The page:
Are you considering planning the majority of your wedding yourself? These days, more and more brides are investing efforts into DIY-ing—or at least having a direct hand in—planning most of the aspects of their wedding. Usually, their rationale is that they can save on some things that they otherwise might have to pay extra for. Also, by doing things yourself, you’ll put your signature stamp on this highly significant day.
However, as much as you might want to DIY your entire wedding it’s nearly impossible for a bride to run the show and be in the wedding at the same time. On the actual day itself, you’ll need to focus on being a bride and not on orchestration—something you don’t have to do anyway. Because there are 5 important people, each taking over different parts of running the wedding and the reception for you to ensure that things go smoothly. Get to know them—and learn to trust them!
Wedding Coordinator: Your Wedding Day Life Saver
The easiest way to get the majority of stress off your shoulders is to hire a wedding coordinator. He or she will take charge of getting schedules together before, during and even after the wedding. You will meet with different teams to discuss various elements of your wedding—the caterer, event stylist, photographer, program emcee, etc.—but your wedding coordinator threads everyone’s schedules, so everything goes smoothly. It isn’t uncommon for a wedding coordinator to have some input regarding logistics and even design. Because of her experience, she knows what works and what doesn’t, all the while still taking into consideration the couple’s personal tastes and preferences. Think of a wedding coordinator not just as a walking talking appointment book that informs you of your schedule. See him or her as someone who goes the distance by personally accomplishing much of your to-do list for you!
On-the-Day Event Coordination Team
On the day of the wedding, there’s need to get everyone shuffled into the right seats or places for the event to go smoothly. This includes the wedding party finding their places during the ceremony, knowing when and how to shift from the ceremony to the reception, and other logistical moves. Some brides hire a separate professional event coordination team while others are lucky enough to have this responsibility built into the wedding coordinator’s services. Brides who don’t hire a coordinator usually recruit friends and family members to do these.
If you do hire a professional team, you can expect them to be on top of things from start to finish. Asking a favor from family and friends, however, must be done differently. As they’re guests with on-the-day duties, it might be best to have friends and relatives work in teams or shifts, so they get to enjoy the day as well. Have one team that covers the ceremony, and two teams to take turns manning the reception shift.
On-the-Day Tech Team
Most of the time, a wedding isn’t a wedding without light and sound. Whether you’re having a grand setup or a moderately sized event, a tech team is critical. They make sure that the technological aspect of the wedding—hooking up the sound system, knowing how to switch the lights to change the ambiance, balancing the audio from the microphone to the speakers, etc.—is taken care of. One of the most stressful things that can happen at a wedding is to have technical difficulties that slow down the entire program or worse, put a serious damper on a particularly touching moment, like when your dad is in the middle of a heart-wrenching speech and the microphone suddenly goes dead. Your tech person should know the entire program and which parts to be particularly aware of. Also, he or she will need to know about any particular or unusual equipment that you plan to use in order become familiar with it.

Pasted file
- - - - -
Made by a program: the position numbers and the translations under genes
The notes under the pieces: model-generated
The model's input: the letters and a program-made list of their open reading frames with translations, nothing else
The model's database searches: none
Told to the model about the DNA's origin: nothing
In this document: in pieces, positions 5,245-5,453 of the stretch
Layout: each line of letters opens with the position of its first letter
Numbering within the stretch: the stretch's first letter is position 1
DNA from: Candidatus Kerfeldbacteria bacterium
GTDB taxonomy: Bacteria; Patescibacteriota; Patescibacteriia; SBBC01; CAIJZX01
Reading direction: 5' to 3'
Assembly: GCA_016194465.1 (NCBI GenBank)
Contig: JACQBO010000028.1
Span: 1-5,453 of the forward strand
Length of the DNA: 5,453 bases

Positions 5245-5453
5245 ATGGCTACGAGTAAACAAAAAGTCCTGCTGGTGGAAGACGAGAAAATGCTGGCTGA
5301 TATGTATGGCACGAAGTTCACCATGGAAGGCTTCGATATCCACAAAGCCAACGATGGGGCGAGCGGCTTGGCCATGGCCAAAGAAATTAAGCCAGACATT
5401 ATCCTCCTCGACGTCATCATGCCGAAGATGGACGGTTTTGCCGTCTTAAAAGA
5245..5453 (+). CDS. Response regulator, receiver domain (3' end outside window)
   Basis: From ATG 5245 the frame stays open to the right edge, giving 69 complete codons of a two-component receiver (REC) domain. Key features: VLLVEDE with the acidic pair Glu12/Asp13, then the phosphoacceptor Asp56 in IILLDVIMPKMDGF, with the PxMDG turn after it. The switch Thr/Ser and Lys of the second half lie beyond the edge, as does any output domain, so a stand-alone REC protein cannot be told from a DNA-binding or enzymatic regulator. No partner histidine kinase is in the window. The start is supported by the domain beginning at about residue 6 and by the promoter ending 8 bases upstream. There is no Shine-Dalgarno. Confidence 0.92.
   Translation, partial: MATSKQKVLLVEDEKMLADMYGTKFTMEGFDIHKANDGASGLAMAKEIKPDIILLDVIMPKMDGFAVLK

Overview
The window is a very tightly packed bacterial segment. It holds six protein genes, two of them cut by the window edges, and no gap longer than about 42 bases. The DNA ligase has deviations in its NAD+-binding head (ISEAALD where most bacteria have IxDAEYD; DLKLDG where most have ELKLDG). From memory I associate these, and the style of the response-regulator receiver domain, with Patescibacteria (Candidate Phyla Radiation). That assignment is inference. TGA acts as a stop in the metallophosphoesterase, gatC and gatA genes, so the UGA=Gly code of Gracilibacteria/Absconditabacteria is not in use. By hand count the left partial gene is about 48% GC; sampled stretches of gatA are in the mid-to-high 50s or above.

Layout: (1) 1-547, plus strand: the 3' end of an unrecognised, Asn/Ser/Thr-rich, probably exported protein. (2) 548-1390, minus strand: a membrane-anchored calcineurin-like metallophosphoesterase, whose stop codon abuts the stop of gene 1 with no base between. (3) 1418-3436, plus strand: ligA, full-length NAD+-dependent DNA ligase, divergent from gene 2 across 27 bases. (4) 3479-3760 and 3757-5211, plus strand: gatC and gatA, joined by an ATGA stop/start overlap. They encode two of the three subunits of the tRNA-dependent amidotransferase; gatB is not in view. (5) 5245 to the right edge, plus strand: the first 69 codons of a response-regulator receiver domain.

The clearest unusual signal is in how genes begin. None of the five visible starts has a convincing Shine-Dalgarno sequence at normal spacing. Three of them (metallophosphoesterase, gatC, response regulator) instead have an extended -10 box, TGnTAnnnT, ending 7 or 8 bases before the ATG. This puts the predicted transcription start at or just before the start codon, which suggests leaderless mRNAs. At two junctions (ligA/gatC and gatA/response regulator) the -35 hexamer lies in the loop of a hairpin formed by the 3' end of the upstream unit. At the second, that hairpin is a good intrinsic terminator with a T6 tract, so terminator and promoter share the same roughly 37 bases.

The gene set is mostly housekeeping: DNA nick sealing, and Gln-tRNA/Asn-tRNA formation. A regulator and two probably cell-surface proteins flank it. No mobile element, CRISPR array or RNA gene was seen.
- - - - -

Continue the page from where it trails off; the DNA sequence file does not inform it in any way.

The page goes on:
Your Banquet Captain
Whether you’re serving a sit-down dinner or a buffet, someone has to be in charge of making sure the food is served or that the trays are refilled. Someone needs to know when it’s time to serve the champagne for the toast, or to start slicing the cake and serving the guests. For this, the banquet captain—or possibly the head waiter—is your go-to person. Before your wedding day, arrange a meeting with the caterer and the captain so they’re informed about the particulars of your wedding. Sometimes, the captain can oversee the reception venue setup, for instance, seeing to it that tables are set correctly, or lending a hand with decorations for the head table or sweetheart table. Basically, your banquet captain is your point person from the kitchen to the dining hall, ensuring that everyone is well fed, and glasses are refilled as needed.
Your “Stuff-Holder” Team or Friend
Did you ever wonder how brides and grooms get to party during the reception without needing to tote anything around? It’s because they entrust their most important stuff to a point person like a parent, a sister, the maid of honor. This is someone that the bride or the groom trusts explicitly to hold onto phones, purses, money, monetary gifts, payments or stipends, important documents and more. Even in the company of friends and family, these precious things can get lost, so it’s important to have someone who takes responsibility of for the night until the last guest has departed.
For some couples, this is just a taste of the point persons needed to coordinate with on the wedding day itself. Other couples will find that several of these tasks can be taken on by only a few individuals. It all depends on the size and complexity of your wedding and your individual needs. No matter which route you choose, it’s crucial to meet with your wedding day team, not just once to review the schedule for the entire night, but also to thank them for their willingness—regardless of whether they volunteered, or you asked them for their assistance—to help in making your wedding as memorable and as smooth-running as possible!